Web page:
Ross Douthat makes a very concise case for torpedoing Trump’s candidacy:

All presidents are tempted by the powers of the office, and congressional abdication has only increased that temptation’s pull. President Obama’s power grabs are part of a bipartisan pattern of Caesarism, one that will likely continue apace under Hillary Clinton.

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Gov: Bake the Cake

The Anglican Church in North America responds at some length.

Scott Walker made a great statement in response to the Supreme Court decision.

Five unelected judges have taken it upon themselves to redefine the institution of marriage, an institution that the author of this decision acknowledges ‘has been with us for millennia.’ . . .

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From what I hear (Professor John Eastman’s excellent summary of today’s oral arguments), the good guys did surprisingly well at the Supreme Court today, and right out of the gate, swing-vote Kennedy came out swinging (audio here):

JUSTICE GINSBURG: What do you do with the Windsor case where the court stressed the Federal government’s historic deference to States when it comes to matters of domestic relations?

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The Banality of Tyranny

September 4, 2013

An example of the kind of unconstitutional commandeering garbage that would have been unthinkable before the 17th Amendment destroyed vertical checks and balances:

Each state is required by federal law to have a Disproportionate Share Hospital (DSH) program.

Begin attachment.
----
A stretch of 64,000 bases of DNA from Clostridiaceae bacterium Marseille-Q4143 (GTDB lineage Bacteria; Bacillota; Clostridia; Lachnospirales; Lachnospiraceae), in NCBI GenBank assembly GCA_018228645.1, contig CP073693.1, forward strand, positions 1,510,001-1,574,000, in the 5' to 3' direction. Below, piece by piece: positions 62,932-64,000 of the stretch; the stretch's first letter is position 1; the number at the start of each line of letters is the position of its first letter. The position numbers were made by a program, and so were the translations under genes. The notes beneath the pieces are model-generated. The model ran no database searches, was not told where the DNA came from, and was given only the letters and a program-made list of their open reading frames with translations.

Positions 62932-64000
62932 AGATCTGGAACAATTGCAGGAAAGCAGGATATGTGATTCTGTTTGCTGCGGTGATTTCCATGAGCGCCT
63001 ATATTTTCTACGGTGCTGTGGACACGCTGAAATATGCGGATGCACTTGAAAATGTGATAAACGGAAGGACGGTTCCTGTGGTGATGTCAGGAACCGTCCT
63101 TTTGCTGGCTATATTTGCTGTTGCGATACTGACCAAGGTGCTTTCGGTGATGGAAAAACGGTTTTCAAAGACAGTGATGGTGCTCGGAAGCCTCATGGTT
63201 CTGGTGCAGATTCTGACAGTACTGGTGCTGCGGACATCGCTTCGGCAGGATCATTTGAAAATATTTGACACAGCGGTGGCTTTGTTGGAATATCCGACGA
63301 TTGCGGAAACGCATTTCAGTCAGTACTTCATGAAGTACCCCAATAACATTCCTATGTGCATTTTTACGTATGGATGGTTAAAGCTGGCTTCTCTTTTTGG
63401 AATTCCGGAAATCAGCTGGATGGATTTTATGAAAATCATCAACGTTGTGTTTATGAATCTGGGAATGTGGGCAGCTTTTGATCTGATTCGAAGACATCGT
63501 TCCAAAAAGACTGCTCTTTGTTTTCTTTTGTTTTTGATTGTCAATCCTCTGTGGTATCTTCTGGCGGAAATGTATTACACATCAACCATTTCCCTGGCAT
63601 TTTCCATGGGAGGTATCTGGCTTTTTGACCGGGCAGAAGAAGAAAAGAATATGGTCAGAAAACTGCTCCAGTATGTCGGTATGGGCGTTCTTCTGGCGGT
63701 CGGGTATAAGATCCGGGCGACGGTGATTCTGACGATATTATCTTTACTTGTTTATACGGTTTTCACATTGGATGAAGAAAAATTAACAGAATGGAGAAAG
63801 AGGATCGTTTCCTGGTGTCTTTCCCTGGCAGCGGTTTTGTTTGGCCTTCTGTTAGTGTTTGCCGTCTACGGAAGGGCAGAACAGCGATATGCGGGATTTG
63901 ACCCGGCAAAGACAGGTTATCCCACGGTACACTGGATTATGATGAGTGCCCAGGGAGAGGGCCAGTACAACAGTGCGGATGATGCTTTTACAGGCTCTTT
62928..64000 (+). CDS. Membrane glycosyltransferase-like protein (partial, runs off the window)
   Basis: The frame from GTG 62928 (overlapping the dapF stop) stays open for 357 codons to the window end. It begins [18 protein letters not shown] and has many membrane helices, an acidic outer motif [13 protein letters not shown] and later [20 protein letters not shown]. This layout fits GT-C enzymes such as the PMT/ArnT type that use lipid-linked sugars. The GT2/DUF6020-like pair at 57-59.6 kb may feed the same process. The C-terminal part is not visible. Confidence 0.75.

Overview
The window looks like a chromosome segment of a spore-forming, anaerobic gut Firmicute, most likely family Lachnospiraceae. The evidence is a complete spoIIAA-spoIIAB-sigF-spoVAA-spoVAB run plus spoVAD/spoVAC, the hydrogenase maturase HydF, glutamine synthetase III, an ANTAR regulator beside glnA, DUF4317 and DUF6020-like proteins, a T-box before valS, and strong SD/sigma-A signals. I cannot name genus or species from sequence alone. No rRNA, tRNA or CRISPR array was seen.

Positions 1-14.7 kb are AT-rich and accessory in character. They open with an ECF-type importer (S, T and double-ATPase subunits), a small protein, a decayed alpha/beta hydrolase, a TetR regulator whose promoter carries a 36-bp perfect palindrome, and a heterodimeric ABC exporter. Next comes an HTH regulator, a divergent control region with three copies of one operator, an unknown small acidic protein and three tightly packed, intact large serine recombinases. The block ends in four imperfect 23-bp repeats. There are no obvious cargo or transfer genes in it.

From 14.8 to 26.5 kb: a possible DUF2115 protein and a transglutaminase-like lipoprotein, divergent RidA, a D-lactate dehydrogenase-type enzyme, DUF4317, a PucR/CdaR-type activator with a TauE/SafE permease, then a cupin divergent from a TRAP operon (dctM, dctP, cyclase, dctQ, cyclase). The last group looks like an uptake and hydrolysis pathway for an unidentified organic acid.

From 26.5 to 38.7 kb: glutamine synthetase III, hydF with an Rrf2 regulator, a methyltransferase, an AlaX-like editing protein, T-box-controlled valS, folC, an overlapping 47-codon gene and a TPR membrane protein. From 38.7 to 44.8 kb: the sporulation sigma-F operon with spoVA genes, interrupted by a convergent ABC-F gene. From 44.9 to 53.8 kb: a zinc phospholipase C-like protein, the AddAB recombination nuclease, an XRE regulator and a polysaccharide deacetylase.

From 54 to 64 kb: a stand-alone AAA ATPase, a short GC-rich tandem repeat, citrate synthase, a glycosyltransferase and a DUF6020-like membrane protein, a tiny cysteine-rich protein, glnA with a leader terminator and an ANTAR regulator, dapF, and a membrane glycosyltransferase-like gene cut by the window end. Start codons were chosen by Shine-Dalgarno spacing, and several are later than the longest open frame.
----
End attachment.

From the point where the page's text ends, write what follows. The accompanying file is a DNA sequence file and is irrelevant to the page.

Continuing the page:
When the federal government can tell the state governments what programs they are “required” to have, it’s not really a federal government any more.

Andrew M. Grossman and Robert Rector at National Review Online say that the Obama administration’s recent decision to repeal, by executive fiat, the core of the welfare reform of 1996 (the work requirement) is illegal:

Section 407 establishes stand-alone work requirements for state welfare plans that brook no exceptions. And Section 407 is absent from the list of sections that the HHS secretary does have the authority to waive. That alone proves that Sebelius lacks any authority to waive the work requirements.

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Law professor Eric R. Claeys makes an interesting argument in National Review Online about how to repeal Obamacare, and how the government should operate more generally:

The U.S. Constitution creates, and American politics operate under, a regime of constitutional interpretive equality — or, for short, “departmentalism.” Each department of the U.S. government has the authority to interpret the Constitution as reasonably necessary in order to exercise the powers the Constitution assigns to it.

It’s a small but important victory:  Ohio current state treasurer and Senate candidate Josh Mandel has just become the most prominent politician to date to take the People’s Balanced Budget Amendment pledge.

A month and a half ago, I discussed and recommended We Demand a Balanced Budget .com, which encourages people to take one of two pledges:

  • Candidates pledge to work to pass a balanced-budget amendment to the U. S. Constitution if elected.
  • Citizens pledge not to donate money toward, or otherwise support, any candidate who has not taken that pledge.  (Obviously citizens are still free to, and should, cast their vote for the more conservative candidate every time, regardless of whether he has taken the pledge.)

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